Next, again using the Quillen bifunctor property of the tensoring of over SSet we find that with cofibrant in and being cofibrant in SSet it follows that is cofibrant; similarly for the other cases. The coproduct of two cofibrant objects is cofibrant because cofibrations are preserved under pushout. Therefore is indeed a cofibrant domain of our cofibration.
With being a cofibration, we can check -locality by homming into fibrant -local objects and checking if that produces an acyclic Kan fibration.
in SSet. Here the top and the lowest morphisms are weak equivalences by the fact that is an acyclic Kan fibration by the characterization of -local cofibrations and the fact that SSet is an SSet-enriched model category. Similarly for the fibration on the left, which implies by right properness of SSet that the bottom horizontal morphism is a weak equivalence, which finally implies by 2-out-of-3 that the morphism in question is a weak equivalence.
end of the proof of the lemma
This shows that we can assume that contain the generating acyclic cofibrations and the morphism called .
As usual, we say that given a set of morphisms and an object that has the extension property with respect to if every diagram
has a lift.
We claim now that the the objects of that have the extension property with respect to our set are precisely the fibrant and -local objects. The argument proceeds along the same lines as the proof of the above lemma.
In one direction, if that has the extension property with respect to it has it in particular with respect to the generating acyclic cofibrations and hence is fibrant, and it, in particular, has the extension property with respect to . Observe that by the pushout definition of a morphism
consists of two component maps and such that
and in terms of this a lift
consists of a lift
Conversely, if is fibrant and -local, then for all in the map in is an acyclic Kan fibration hence in particular its underlying map of sets is a surjection, so has the extension property.
Now every fibrant object in has the extension property with respect to hence in particular with respect to , so is -local and fibrant in .
Conversely, if it is -local and fibrant in ; then, as mentioned before, for all the map is an acyclic Kan fibration in SSet so that in particular is a surjection, which means that has the extension property with respect to all and is hence fibrant in .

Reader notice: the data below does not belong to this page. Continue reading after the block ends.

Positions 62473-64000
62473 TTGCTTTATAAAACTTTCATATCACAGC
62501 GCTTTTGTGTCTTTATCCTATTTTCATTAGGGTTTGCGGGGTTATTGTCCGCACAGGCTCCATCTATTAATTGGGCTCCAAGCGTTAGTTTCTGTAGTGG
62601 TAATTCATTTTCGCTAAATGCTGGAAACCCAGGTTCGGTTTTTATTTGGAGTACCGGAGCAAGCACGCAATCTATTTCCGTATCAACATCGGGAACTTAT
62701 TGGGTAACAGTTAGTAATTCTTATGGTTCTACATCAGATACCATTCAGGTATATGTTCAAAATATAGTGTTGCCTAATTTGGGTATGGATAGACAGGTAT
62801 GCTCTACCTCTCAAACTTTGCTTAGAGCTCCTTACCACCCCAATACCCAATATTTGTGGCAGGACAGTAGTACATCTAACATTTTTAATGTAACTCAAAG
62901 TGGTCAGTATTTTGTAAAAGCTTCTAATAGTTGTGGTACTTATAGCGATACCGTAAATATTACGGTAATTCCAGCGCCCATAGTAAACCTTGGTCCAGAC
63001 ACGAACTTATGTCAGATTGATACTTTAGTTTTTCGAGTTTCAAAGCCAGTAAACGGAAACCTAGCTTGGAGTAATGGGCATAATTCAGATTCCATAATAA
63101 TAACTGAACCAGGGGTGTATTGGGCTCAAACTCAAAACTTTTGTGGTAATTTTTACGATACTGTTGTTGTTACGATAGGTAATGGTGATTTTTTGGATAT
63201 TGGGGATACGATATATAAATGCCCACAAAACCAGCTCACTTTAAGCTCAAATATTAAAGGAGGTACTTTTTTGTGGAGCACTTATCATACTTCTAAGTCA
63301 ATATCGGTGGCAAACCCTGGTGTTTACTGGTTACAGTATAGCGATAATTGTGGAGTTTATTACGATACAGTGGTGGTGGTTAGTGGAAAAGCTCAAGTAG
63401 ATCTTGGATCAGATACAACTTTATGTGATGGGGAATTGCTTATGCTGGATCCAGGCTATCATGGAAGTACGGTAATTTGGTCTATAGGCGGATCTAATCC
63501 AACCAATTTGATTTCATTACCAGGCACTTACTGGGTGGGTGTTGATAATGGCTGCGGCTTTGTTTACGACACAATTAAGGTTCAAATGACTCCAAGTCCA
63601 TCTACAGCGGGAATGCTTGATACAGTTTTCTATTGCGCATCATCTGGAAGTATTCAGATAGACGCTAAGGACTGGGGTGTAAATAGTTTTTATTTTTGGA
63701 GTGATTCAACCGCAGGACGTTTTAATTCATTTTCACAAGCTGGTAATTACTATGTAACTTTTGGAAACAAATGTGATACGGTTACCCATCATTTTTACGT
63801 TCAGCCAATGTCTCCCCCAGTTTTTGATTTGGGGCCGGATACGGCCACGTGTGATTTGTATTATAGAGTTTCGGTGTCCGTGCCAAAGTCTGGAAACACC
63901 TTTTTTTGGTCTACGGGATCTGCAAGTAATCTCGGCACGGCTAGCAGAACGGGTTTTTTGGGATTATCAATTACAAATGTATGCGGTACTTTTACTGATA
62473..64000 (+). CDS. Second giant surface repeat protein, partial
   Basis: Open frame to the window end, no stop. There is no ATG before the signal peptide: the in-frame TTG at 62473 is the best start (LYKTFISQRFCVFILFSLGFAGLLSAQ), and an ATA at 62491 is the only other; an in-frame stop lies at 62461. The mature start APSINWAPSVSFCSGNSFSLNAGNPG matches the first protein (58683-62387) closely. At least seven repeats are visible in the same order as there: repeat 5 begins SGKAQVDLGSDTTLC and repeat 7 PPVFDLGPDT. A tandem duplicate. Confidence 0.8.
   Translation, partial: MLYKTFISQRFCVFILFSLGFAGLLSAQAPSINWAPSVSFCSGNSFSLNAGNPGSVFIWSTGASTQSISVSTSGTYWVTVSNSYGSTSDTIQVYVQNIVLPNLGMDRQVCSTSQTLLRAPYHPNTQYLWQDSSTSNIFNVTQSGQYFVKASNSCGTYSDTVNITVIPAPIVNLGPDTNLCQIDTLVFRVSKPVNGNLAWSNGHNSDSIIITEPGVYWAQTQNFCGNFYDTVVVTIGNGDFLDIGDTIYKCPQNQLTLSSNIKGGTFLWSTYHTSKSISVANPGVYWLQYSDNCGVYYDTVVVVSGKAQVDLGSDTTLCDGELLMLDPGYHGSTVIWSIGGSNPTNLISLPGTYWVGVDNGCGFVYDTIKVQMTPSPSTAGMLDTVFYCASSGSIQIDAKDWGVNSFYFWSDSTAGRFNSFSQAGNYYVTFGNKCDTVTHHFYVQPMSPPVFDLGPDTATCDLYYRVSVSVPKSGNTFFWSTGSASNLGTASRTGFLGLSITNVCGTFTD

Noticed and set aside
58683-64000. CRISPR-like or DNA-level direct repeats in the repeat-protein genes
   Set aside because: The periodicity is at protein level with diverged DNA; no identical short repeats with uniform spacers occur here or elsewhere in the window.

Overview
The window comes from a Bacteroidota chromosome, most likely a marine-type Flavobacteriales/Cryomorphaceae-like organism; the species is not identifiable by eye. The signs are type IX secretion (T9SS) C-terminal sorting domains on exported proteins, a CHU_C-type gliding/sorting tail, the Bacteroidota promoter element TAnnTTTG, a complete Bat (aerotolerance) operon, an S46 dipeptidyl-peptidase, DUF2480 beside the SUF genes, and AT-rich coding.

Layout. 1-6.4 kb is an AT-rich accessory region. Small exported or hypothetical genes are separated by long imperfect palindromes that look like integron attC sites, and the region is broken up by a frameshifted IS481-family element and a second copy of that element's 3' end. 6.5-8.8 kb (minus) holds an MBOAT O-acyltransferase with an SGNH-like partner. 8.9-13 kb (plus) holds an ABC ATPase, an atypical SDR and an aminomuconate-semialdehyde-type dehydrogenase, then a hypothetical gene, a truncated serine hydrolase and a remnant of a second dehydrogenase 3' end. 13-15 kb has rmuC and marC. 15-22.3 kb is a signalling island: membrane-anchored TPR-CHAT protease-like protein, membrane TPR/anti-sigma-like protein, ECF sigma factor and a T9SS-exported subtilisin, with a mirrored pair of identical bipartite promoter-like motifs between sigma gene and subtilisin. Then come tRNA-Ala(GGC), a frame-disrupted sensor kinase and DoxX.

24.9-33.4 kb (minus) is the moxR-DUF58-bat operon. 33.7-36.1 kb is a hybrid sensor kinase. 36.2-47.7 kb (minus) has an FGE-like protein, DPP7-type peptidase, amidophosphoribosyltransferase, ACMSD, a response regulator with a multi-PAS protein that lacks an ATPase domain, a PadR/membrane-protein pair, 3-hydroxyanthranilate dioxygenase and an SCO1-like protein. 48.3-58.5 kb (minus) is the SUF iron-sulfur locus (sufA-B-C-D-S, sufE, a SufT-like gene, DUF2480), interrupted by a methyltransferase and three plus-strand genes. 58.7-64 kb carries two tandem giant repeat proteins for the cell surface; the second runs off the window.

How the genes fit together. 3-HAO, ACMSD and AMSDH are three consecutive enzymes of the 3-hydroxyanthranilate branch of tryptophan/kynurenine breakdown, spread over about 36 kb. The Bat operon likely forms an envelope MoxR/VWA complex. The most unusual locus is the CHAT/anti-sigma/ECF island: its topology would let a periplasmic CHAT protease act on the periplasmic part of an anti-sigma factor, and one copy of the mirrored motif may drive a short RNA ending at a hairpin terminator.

We had remarked already in the previous argument that objects with the extension property relative to , i.e. objects whose morphism to the terminal object is in , are fibrant as well as -local in .
Therefore is in particular a fibrant approximation functor in and is the weak equivalence
in relating an object to its fibrant approximation.
be a Quillen adjunction which exhibits a left Bousfield localization of model categories, and assume that admits functorial factorization (for instance if is a combinatorial model category, whence is, then via the small object argument), hence in particular a fibrant replacement natural transformation
is isomorphic to the image of the fibrant replacement morphism in :
First consider the general prescription (from homotopy category of a model category) of computing the right (left) derived functors by applying the Quillen functors to fibrant (cofibrant) replacements, where we apply the fibrant replacement functorially also to the non-cofibrantly replaced object:
Let be any object. First consider a cofibrant replacement
Then apply to this
Then apply fibrant replacement functorially
Finally, precompose with the ordinary adjunction unit. The derived adjunction unit is now modeled by the top composite morphism in the following diagram:
Now in the special case that is a left Bousfield localization of model categories, then as plain categories and as plain functors and are trivial and so in this special case the derived adjunction unit is modeled simply by the top morphism in the following diagram
But now since the vertical morphisms are weak equivalences, this means that already the fibrant replacement is isomorphic, in the homotopy category, to the derived unit, i.e. applying the localization to the above diagram in yields the diagram
The -local weak equivalences between -local fibrant objects are precisely the original weak equivalences between these objects.
Consider the full subcategory of the homotopy category of on the -local objects. The image of an -local weak equivalence in there satisfies for every object in there that is an isomorphism. By the Yoneda lemma this implies that is an isomorphism in . Since that is a full subcategory, it follows that is also an isomorphism in . But that means precisely that it is a weak equivalence in .
It follows that also the fibrations between local objects remain the same:
Then if are local objects, a morphism between them is a fibration with respect to the local model structure precisely already if it is a fibration with respect to the original model structure.
From remark 1 we already know that , generally. Hence we need to show that if with and local, then .
So given a lifting problem of the form
we need to exhibit a lift. (In labeling the arrows we use throughout that .)
By assumption of functorial factorization we may factor this diagram as follows:
It follows that .
Consider next the further factorization of the middle vertical morphism as